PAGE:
• If you are citizen of an European Union member nation, you may not use this service unless you are at least 16 years old.

  • Stop wasting time looking for files and revisions. Connect your Gmail, DriveDropbox, and Slack accounts and in less than 2 minutes, Dokkio will automatically organize all your file attachments. Learn more and claim your free account.



Page history last edited by PBworks 13 years, 11 months ago


Students will use metaphor, simile and personification to create imagery in their writing and recognize philanthropy in poetry.



The learner will:

• define and design his/her own metaphors and similes.


• identify philanthropy in the famous quotations of others.




Instructional Procedure(s):


Do Now:

The woods are lovely, dark and deep.

But I have promises to keep,

And miles to go before I sleep,

And miles to go before I sleep.

-Robert Frost


Have students discuss what images form in their minds as a result of this poem and what it means.

• Put the following quotations on the board and discuss their images and messages as was done with the first quotation. If persons follow the messages of the quotations, how are they automatically acting philanthropically?


• “Life is an exciting business, and it is most exciting when it is lived for others.” Helen Keller


• “If I can help somebody as I pass along, if I can cheer somebody with a word or song, if I can show somebody he’s traveling wrong, then my living will not be in vain.” Martin Luther King, Jr.


• “As the twig is bent, so grows the tree. If I touch a life, a life will touch me. If I give someone hope, hope is given to me. As the twig is bent, so grows the tree…” David Morris


• “Kindness is the language which the deaf can hear and the blind can see.” Mark Twain


• “There are only two ways of spreading light: to be the candle, or the mirror that reflects it.” Edith Wharton


• “Ask not what your country can do for you. Ask what you can do for your country.” John F. Kennedy


• Explain to students that poetry often paints visual images with conventions such as metaphor, simile and personification. Define the three conventions and then use the quotes from the first activity to identify examples of metaphor, simile and personification.

A metaphor can be described as a figure of speech in which a thing is referred to as being something that it resembles. For example, a fierce person can be referred to as a tiger or an uncommunicative person as being as “silent as stone”. A metaphor is a figure of speech that makes a comparison describing one thing as another, suggesting a likeness between them. It does not use “like” or “as.”

A simile is a comparison that is explicitly stated using the word “like” or “as.”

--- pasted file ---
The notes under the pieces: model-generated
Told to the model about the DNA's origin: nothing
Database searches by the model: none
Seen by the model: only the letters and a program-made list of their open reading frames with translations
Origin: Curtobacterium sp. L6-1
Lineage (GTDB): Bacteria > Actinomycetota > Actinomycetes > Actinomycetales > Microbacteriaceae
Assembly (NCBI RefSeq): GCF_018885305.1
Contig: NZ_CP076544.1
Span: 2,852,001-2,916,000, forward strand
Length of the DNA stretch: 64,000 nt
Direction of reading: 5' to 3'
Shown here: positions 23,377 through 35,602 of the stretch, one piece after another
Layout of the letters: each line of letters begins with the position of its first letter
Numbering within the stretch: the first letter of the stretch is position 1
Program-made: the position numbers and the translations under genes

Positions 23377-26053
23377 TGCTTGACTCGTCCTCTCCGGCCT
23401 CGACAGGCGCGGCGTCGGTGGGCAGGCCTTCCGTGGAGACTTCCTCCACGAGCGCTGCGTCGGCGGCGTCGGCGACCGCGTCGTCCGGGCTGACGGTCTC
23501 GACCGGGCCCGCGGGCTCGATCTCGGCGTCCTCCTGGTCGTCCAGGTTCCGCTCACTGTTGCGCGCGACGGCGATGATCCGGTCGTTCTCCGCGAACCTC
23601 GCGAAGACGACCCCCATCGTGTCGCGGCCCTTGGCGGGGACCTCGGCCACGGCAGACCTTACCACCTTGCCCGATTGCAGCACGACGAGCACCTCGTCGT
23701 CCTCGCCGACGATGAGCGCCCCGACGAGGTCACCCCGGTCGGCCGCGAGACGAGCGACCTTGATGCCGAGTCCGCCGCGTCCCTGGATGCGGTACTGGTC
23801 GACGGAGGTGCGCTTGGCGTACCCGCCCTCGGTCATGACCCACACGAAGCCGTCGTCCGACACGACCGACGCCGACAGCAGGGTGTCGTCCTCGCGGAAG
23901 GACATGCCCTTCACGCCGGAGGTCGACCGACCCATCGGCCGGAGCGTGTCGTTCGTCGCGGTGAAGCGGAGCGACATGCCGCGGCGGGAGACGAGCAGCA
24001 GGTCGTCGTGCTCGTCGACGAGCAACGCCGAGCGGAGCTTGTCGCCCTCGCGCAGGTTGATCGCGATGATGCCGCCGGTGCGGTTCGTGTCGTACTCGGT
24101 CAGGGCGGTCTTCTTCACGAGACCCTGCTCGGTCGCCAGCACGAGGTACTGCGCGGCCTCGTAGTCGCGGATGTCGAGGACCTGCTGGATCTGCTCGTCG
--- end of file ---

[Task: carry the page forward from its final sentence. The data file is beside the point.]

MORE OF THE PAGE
Personification is a figure of speech in which human qualities are attributed to an animal, object or idea.


• Ask students if they are familiar with the quote from John F. Kennedy’s inaugural address: “Ask not what your country can do for you. Ask what you can do for your country.” Tell them that this quote inspired many young people at the time to join the Peace Corps. Give a little background on the Peace Corps and the effect that Kennedy had on the nation and young people of that time. How does Kennedy’s quote help improve the common good of a community or nation?


• Discuss the imagery found in one or two of his poems. Find examples of metaphor, simile and personification.


• Tell students that they are to write a statement about philanthropy that uses metaphor, simile and personification. One example is: Philanthropy is a big, cuddly, stuffed bear that keeps strangers warm.



The statements about philanthropy using metaphor, simile and personification may be used as an assessment.

The City


In the morning the city

Spreads its wings

Making a song

In stone that sings.


In the evening the city

Goes to bed

Hanging lights

Above its head.


--Langston Hughes




Both of the following poems were published in the anthology Reflections on a Gift of Watermelon Pickle, ed. Dunning, Lueders and Smith (1966).


The Toaster


A silver-scaled dragon with jaws flaming red

Sits at my elbow and toasts my bread.

I hand him fat slices, and then, one by one,

He hands them back when he sees they are done.


--William Jay Smith


Apartment House


A filing cabinet of human lives

Where people swarm like bees in tunnelled hives,

Each to his own cell in the covered comb,

Identical and cramped -- we call it home.


--Gerald Raftery



You are going to describe something metaphorically without naming the object explicitly. Pick an everyday object from around the house, such as a dryer or iron. Now list some things that it reminds you of or that it could be like. Now all you have to do is write four lines to describe your object. Your lines could rhyme AA BB just the last two above or your poem might rhyme only two lines or perhaps not rhyme at all.


"The Sky is Low"

by Emily Dickinson


The Sky is low-the Clouds are mean

A Traveling Flake of Snow

Across a Barn or through a Rut

Debates if it will go-

A Narrow Wind complains all Day

How some one treated him.

Nature, like Us is sometimes caught

Without her Diadem.


(Diadem: n. crown)



  • Discuss the theme: nature and human nature

*Identify the use of personification in the poem.


Discuss and answer the following questions:

*Why do you think people so often interpret natural phenomenon terms of human nature?

*Describe the scene in the poem.

*What does " mean" suggest about nature?

*What does "debates" suggest about the movement of the snowflake?

*What impression of the wind do you get from lines 5-6?

*Restate in your own words the meaning of lines 7-8.

*How would you reply to someone who said that this poem is merely a weather report in rhyme?

*Point out two examples of personification in the poem.

Comments (0)

You don't have permission to comment on this page.